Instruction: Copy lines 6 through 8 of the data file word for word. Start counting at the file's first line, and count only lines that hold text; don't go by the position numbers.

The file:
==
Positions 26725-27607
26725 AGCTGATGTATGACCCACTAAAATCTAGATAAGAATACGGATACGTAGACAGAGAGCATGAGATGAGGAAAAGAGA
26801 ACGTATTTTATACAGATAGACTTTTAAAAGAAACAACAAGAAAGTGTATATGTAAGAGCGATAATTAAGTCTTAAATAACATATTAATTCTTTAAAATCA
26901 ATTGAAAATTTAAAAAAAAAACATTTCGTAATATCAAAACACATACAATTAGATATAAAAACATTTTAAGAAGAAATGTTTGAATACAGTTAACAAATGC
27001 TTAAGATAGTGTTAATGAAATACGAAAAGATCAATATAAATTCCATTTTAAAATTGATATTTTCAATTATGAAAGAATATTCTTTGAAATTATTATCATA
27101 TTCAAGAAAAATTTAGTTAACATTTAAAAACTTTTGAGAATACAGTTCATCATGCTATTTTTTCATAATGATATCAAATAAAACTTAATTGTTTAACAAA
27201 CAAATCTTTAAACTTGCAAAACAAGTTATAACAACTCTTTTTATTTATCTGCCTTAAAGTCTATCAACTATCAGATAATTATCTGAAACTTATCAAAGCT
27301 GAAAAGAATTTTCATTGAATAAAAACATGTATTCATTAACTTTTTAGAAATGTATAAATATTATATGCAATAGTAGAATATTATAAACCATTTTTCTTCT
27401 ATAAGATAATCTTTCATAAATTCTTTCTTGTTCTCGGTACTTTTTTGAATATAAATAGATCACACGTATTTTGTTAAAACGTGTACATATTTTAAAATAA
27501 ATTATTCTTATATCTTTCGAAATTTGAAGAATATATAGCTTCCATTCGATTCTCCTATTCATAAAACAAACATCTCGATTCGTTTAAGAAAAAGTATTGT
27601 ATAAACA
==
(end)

27101 TTCAAGAAAAATTTAGTTAACATTTAAAAACTTTTGAGAATACAGTTCATCATGCTATTTTTTCATAATGATATCAAATAAAACTTAATTGTTTAACAAA
27201 CAAATCTTTAAACTTGCAAAACAAGTTATAACAACTCTTTTTATTTATCTGCCTTAAAGTCTATCAACTATCAGATAATTATCTGAAACTTATCAAAGCT
27301 GAAAAGAATTTTCATTGAATAAAAACATGTATTCATTAACTTTTTAGAAATGTATAAATATTATATGCAATAGTAGAATATTATAAACCATTTTTCTTCT